Saturday 3rd December marks the annual UN International Day of Persons with Disabilities (IDPD). Now in its 24th year, the chosen theme for 2016 is ‘The Future We Want’ and will build on the momentum of the Sustainable Development Goals. Also referred to as the SDG’s, these goals were launched one year ago with a commitment from the global community to eradicate poverty, combat inequality and realise human rights for all.
Fighting for a world in which people with disabilities are fully included in all aspects of life, Bristol based mobility charity Motivation exists to transform the quality of life of some of the most marginalised of our global society. In addition to a wide range of high-quality, affordable wheelchairs for people living in developing countries, Motivation also offers practical training courses to empower both wheelchair users and their support network to live happy and fulfilled lives.
This December, the launch of Motivation's Christmas appeal coincides with the IDPD. With 25 years of experience, the charity’s approach has undoubtedly played an instrumental role in ensuring that the disabled people they support feel both empowered and valued and are able to play an active role in their society. Joanna Hall, Head of Fundraising at Motivation, explains:
“We all have a role to play in creating the Future We Want and at Motivation we will strive to do our part by supporting the world’s largest minority – people with disabilities. We are all living longer but some of us will face greater challenges than others. If we are to ensure that the most vulnerable are not forgotten, we must act now to secure a future that we can all be proud of – a future that we would want for ourselves in our later years.”
This Christmas, Motivation has chosen to turn their attention to older people– and for good reason. Today 62% of people over 60 live in developing countries and by 2050, this number will have risen to 80%. A ‘Global Age Watch Index’ by Help Age International ranks countries in relation to the quality of life experienced by its older population – people who are aged over 60. Malawi ranks 95 out of the 96 countries on the list making it one of the most challenging places in the world to grow old. Not only do older people in Malawi face more health issues, but their average life expectancy is lower than any other country - disabled people like Etta (pictured) fair even worse.
In addition to providing practical support to people with disabilities, donations made to Motivation’s Christmas appeal will enable the charity to work with governments, humanitarian organisations, and other partners across the sector, to influence best practice and ensure that everybody gets the chance to benefit from economic prosperity, inclusive education or fairer access to healthcare.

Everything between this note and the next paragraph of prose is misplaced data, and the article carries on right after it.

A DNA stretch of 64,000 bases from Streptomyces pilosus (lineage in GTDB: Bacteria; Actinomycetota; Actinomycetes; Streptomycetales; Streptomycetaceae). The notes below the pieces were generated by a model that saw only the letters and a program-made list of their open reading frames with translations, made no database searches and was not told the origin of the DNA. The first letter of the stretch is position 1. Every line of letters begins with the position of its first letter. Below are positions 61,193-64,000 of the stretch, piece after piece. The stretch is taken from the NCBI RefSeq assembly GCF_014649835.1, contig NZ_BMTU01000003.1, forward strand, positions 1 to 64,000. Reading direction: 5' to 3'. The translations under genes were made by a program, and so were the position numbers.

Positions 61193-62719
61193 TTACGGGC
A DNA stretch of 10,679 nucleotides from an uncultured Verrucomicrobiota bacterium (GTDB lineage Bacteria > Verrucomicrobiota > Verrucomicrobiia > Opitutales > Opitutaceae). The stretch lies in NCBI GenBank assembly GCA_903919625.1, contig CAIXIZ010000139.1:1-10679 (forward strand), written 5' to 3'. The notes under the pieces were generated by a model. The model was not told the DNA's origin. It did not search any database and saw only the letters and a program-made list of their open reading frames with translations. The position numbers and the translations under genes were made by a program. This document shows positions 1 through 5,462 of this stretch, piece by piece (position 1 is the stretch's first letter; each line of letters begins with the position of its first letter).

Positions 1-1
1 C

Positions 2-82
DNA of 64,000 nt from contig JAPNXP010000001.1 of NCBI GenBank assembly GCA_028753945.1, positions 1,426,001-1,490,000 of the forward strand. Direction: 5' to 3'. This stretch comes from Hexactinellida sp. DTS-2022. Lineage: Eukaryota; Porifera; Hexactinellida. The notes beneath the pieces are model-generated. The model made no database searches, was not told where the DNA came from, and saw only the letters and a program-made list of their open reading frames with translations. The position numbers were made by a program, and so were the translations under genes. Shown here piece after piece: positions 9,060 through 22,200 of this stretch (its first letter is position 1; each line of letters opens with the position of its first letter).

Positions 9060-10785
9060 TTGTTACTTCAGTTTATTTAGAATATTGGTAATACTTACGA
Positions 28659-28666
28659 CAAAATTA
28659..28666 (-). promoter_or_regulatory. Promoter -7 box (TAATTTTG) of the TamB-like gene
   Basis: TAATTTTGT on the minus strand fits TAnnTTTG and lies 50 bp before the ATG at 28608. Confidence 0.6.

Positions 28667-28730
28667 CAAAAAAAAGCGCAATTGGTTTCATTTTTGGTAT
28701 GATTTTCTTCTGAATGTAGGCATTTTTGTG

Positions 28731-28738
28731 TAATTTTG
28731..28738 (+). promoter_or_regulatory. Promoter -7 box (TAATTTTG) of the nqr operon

For further information please contact:
Joanna Hall email: firstname.lastname@example.org tel: 01275 464012
Madelaine Turner email: email@example.com tel: 01275 464012
Notes to Editors:
- Motivation is the leading provider of quality products, training and support for wheelchair users in low-income countries. Working with local, national and international partners, Motivation has been transforming the lives of people with mobility disabilities around the world for over 25 years.
- Without mobility, millions of disabled people in the developing world are unable to leave their homes, go to school or go to work. Many are left to lie on the floor; many more die from preventable complications. It doesn’t have to be this way. The right wheelchair, with the right support, is life- changing.
- Motivation’s goal is now to put the wheels in motion for 100,000 disabled people annually by 2017.
- To read more about Motivation’s work please see our latest Impact Report
Etta, 86, lives with her husband and 7 grandchildren on the outskirts of Blantyre. In 2007, she suffered a serious stroke which left her unable to walk. Discharged from hospital with no support, incredibly she survived without owning a wheelchair for several years. When Motivation met Etta seven years after her stroke, they were able to assess her condition and explain that not only did she urgently need an appropriate wheelchair to help her to be independent, but she deserved one too. Today, Etta cherishes her Motivation wheelchair and takes great pride in keeping it in pristine condition. Not only is she able to carry out daily chores and cook for the whole family, she can also attend social gatherings – an integral aspect of upholding her position and responsibility as a respected elder in her community:
“The wheelchair has brought huge change in terms of attendance to church activities and social meetings with friends and relatives”.
[See photo attached]
Press release distributed by Pressat on behalf of Motivation Charitable Trust, on Thursday 1 December, 2016. For more information subscribe and follow http://www.pressat.co.uk/